X-Men: Days of Future Past is the latest installment in Marvel’s X-men franchise. It suffered from too-many-characters-itis like the previous movies, but was overall a very satisfying superhero flick.
The story starts out with a ragtag bunch of X-Men fending off alien robot things that seem to adapt to each individual mutant’s powers. One by one the X-Men are killed off until only two remain, and the one doing super shiatsu to the other’s temples tells the robots they are too late. Then the story resets.
Robots, called Sentinels, have been exterminating mutants and humans carrying mutant genes. As Professor Xavier and Magneto arrive with the other more familiar characters, we learn that Kitty Pride can not only phase through solid walls, but can also send somebody’s consciousness back in time. This is how they’ve been staying alive. They get found by the Sentinels, send somebody’s mind back in time to give themselves a warning, then they move before the Sentinels find them.
Professor X thinks this is just what they need to stop the carnage. They need to send somebody back in time to stop Mystique before she kills Dr. Bolivar Trask, the inventor of the Sentinels and experimenter on mutants. She succeeds in killing Trask, but she gets captured in the process which allows the scientists to give her molecular transformation power to the Sentinels. This is the event that was the beginning of the end.
The rest of the movie involves Wolverine going back to 1975 and trying to convince a drunk Professor X that he needs to sober up and save Mystique (called Raven back then) in order to save everyone in the future. Only one hitch. They have to rescue Magneto from a high-security prison under the Pentagon and then convince him to work with them, assuming Wolverine can convince Professor X to work with Magneto first.
Although the special effects were great, and there were scenes here and there that sparkled, overall X-Men: Days of Future Past took too many shortcuts in the beginning for those not familiar with the X-Men universe. For fans, they likely jumped right into the story. For somebody like me who hasn’t collected an X-Men comic book since the mid 1990s, I found this movie hard to get into.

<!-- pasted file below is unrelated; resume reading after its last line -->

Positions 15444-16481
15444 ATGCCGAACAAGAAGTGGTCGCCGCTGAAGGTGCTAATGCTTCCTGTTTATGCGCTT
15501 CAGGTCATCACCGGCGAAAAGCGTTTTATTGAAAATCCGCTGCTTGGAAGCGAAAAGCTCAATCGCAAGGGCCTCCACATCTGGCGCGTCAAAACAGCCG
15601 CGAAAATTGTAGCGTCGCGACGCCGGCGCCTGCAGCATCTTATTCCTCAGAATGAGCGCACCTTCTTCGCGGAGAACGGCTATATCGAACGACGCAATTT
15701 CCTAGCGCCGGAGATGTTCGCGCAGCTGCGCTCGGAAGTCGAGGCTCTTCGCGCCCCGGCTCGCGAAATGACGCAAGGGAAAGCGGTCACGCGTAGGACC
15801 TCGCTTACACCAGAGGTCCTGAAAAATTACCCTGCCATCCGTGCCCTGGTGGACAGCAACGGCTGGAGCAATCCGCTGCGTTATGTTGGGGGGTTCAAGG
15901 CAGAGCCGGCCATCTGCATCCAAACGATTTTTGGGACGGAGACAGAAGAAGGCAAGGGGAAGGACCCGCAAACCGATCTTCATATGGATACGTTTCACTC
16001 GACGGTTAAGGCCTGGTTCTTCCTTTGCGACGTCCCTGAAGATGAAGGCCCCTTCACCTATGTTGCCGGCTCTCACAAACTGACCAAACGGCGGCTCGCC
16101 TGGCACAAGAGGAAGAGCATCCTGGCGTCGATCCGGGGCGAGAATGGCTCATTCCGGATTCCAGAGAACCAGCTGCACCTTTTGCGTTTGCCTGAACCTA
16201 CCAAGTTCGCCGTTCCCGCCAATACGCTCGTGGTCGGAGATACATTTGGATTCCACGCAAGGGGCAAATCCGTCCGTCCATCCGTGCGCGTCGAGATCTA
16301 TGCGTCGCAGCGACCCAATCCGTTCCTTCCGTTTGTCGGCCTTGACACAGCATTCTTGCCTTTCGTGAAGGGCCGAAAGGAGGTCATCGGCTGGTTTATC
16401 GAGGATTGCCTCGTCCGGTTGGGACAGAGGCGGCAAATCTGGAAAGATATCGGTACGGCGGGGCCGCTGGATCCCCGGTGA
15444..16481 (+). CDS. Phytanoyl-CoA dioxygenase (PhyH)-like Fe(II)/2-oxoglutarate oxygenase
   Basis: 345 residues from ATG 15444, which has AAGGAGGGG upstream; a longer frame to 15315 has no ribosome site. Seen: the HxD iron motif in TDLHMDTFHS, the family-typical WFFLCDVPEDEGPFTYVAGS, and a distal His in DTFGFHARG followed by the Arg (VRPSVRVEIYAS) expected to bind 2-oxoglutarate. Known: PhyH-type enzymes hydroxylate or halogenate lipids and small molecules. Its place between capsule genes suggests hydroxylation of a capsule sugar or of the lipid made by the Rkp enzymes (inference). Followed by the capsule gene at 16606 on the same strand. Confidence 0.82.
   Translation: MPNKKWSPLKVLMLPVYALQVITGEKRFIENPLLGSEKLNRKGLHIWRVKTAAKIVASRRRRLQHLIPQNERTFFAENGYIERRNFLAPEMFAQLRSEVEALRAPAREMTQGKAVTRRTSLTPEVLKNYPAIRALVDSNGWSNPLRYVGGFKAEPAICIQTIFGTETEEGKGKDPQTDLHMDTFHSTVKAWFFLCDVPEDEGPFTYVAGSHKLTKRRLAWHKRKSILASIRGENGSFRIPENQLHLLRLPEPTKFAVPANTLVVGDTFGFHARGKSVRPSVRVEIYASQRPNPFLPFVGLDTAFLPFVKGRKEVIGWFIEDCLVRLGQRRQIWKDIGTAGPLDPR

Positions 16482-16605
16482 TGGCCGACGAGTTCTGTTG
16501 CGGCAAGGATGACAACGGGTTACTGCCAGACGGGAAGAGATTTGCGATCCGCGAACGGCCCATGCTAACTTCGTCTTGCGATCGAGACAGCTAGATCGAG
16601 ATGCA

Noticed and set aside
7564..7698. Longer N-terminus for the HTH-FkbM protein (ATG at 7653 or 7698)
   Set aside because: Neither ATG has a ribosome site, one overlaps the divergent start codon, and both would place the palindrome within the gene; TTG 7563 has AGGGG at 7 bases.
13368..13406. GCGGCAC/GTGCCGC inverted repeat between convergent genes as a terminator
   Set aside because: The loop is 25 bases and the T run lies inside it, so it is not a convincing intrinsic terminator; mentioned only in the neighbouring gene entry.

Who are these characters? Why do they have powers? What are their powers? Why can a girl who can walk through walls send people’s consciousness back in time? Who knows? We aren’t really introduced to them before the story jumps back in time to center on Wolverine, Professor X, Mystique and Magneto. Then we come back to the present (future? It was never stated) and watch characters we don’t know die one by one. I was supposed to care about their deaths, but I didn’t.
Another problem was with Professor X. James McAvoy’s disheveled, foul-mouthed Professor-X-on-the-sauce was a bit hard to take. We weren’t given enough time to understand why he was so different from his modern self. His character has the greatest story arc, but a magical heart-to-heart with his future self was the catalyst for the change. His introduction as a drunk junkie was jarring, and his redemption was just as jarring, but fortunately, McAvoy made the role work. Michael Fassbender looked silly in his costume, but otherwise did an all-right job.
The two characters that held the story together were Mystique and Wolverine, played by Jennifer Lawrence and Hugh Jackman. Lawrence wasn’t as slinky as lingerie model Rebecca Romijn who played the character before her, but she played Mystique with heart and smarts, giving the role emotion and believability. I also felt Lawrence was more menacing than Romijn. Lastly, Jackman’s gravitas and charm was an isle of familiar calm in a swirling storm.
Highlights for me were the scenes with Quicksilver, which were hilarious, and the retro feel of the news reels and Super-8 footage of the scenes in France. They were very well done and helped make X-Men: Days of Future Past feel authentic. Overall, I enjoyed the movie. Fans of the X-Men will likely love it. However, if you aren’t familiar with the X-Men universe, some aspects of the show will be confusing.
Release Date: May 23, 2014 (USA)
MPAA Rating: PG-13
Alcohol/Drugs: 3 (inebriation, social drinking, drug addiction)
Language: 4 (f-word, s-words, deity, other mild profanity)
Nudity: 3 (full rear nudity of Hugh Jackman)
Sexuality: 2 (bed scene)
Violence: 4 (brutal violence, death, destruction, torture)